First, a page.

Moreover, if you’d like your meat to be crispy on the outside, you might also want to leave it exposed to air while it warms up to room temperature. This will dry out the external layer (but not the core) and enhance the crispy crust effect.
Cooking Prime Rib Roast
Once you’ve prepped your meat the right way, it’s time for the enjoyable part – the cooking! Now, if you look around, you’ll find there are actually quite a few different methods for cooking a standing rib roast, but we’ll tell you about one that is most common and comes out perfect every time. This method involves first searing the meat on super high heat, and then letting it cook low and slow.
Phase 1: High Heat
Just like with most cuts of beef, we want to use high heat to seal in the juices and create a beautiful caramelized crust. Our favourite method of doing this is using a cast iron skillet on the stovetop and then finishing the roast in the oven. What you’ll want to do is set up the heat really high and warm up your skillet first. If the skillet is seasoned, you won’t need to use any oil, but you can – if you want. Just let the meat cook for two minutes, approximately, one each side. Don’t be surprised if it sizzles – that’s exactly what is supposed to happen. Then, simply transfer the skillet into the oven. If you are using cast iron, it will retain heat, which means there will not be an awkward break between the two phases of cooking.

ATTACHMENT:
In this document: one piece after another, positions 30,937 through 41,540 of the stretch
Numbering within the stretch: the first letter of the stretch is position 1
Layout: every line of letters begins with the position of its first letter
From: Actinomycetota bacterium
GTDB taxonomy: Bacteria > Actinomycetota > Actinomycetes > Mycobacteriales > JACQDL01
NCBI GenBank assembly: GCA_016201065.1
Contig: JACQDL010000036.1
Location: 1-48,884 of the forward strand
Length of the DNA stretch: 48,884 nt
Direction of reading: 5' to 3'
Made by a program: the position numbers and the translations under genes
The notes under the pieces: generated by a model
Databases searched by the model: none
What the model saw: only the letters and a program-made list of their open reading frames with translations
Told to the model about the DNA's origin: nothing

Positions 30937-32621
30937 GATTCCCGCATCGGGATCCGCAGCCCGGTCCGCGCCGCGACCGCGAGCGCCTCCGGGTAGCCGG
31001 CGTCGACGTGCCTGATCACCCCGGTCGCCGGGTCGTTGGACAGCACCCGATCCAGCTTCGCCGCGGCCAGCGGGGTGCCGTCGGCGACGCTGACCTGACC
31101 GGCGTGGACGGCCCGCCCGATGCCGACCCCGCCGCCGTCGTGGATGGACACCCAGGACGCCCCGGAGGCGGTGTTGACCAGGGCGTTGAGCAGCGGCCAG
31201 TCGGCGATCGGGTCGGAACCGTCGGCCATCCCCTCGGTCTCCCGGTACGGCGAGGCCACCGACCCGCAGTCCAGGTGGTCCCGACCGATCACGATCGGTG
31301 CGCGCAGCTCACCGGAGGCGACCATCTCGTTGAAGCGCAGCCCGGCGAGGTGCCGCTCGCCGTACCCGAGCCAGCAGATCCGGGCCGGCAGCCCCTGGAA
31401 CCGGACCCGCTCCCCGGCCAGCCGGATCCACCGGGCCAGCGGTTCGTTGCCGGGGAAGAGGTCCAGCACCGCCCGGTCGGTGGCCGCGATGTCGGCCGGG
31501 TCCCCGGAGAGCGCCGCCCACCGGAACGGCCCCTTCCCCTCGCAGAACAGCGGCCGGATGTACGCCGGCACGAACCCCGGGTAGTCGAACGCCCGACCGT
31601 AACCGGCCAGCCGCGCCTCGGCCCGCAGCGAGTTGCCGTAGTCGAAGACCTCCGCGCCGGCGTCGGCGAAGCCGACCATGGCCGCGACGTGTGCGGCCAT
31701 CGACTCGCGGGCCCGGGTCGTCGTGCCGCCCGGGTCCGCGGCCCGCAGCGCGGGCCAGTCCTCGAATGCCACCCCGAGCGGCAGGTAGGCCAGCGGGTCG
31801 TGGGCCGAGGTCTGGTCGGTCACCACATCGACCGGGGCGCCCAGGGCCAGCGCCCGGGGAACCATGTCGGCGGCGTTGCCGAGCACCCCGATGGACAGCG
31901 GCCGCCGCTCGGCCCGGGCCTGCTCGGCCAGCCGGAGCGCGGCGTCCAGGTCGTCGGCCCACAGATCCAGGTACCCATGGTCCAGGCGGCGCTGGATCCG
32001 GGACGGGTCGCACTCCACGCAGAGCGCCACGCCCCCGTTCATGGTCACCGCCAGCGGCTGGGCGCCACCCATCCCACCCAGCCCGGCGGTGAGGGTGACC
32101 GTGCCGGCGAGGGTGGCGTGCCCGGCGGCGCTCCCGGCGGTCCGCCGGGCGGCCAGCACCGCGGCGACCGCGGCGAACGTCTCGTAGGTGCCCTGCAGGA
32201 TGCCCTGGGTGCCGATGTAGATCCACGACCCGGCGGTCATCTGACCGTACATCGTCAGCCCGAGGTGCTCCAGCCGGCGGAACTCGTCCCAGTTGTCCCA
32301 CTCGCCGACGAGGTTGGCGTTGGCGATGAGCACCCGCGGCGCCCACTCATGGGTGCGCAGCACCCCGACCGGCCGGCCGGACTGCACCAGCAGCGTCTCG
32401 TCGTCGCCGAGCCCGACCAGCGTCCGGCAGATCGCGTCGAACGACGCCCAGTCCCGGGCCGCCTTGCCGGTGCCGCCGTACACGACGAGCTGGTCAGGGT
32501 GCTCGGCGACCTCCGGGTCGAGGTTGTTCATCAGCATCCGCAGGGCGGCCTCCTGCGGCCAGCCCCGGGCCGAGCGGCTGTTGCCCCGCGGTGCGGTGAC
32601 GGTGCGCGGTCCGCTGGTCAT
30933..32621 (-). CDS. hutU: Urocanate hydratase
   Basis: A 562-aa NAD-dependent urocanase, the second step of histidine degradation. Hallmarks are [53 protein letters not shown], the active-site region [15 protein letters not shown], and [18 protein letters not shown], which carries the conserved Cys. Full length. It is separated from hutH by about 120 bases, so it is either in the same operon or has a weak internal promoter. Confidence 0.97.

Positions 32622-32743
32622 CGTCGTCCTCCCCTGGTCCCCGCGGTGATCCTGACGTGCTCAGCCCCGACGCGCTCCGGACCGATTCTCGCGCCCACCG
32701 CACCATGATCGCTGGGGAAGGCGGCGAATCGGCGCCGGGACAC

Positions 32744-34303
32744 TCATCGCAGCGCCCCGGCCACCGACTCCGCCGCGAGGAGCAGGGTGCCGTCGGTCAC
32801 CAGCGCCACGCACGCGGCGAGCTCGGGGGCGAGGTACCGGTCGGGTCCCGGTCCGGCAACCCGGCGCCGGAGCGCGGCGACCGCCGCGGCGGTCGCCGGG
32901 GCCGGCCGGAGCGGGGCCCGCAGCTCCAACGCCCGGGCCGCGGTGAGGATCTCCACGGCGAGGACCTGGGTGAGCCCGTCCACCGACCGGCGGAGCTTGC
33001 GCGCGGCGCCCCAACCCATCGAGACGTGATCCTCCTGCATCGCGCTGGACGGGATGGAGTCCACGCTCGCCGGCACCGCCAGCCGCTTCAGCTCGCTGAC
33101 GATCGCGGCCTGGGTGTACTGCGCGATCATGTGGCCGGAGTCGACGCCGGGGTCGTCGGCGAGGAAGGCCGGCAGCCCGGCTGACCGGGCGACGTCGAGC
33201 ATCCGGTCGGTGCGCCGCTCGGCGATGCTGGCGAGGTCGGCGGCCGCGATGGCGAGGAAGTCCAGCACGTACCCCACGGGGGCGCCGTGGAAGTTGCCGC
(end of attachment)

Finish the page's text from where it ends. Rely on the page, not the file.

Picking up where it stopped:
If you are making your meat on the grill, you’ll want to create two areas. But lots of coals on one side, so the area is sizzling hot, and much less on the other half. Sear the meat on the hot section and then move it over to let it finish slowly.
Phase 2: Low Heat
In the first phase, we’ve basically only sealed the outside crust of our roast. The main part of the cooking happens in the second phase. We want the meat to cook all the way through, but you have to be careful not to overcook it. The goal is to get the center of your cut to 50 degrees Celsius, but not much over that. If you overcook it, the meat will get tough and chewy. The prime rib is not a cut you want to overcook. Using a meat thermometer can help with that, as it is hard to guess when the center of the cut is ready.
So, your prime rib has come out of the oven and it looks delicious? Looks like it’s time to dig in. But wait! Do not, we repeat DO NOT do it too soon. Letting your prime rib roast rest after cooking is extremely important. Cut into the meat too soon, and all of the juices will simply float out of it. If you let it rest for 30 minutes, though, you’ll give the meat time to reabsorb the juices and the fat and create a delicious, juicy texture. Let the meat rest for 20 minutes in the pan, then take it out and place it on the cutting board. Give it another 10 minutes and only then dear to slice.
Bone-In or Boneless?
Should you cook your prime rib roast with the bones inside? We suggest you do so, and there are a couple of reasons for that. First of all, prime rib cooked with the bones really looks spectacular. You don’t want to skip on that! Moreover, some will claim that keeping the bones adds extra flavour to your meat.
One downside of having bones in your prime rib cut is that you can’t really rub your spices of choice into that side of the cut. However, there is an easy solution for that: simply cut small slits around the bones. Not huge, just a little bit, so you can tuck the spices in there. To prevent the cut from falling apart while cooking, you can use baker’s twine to keep everything together. Just don’t forget to remove it before serving.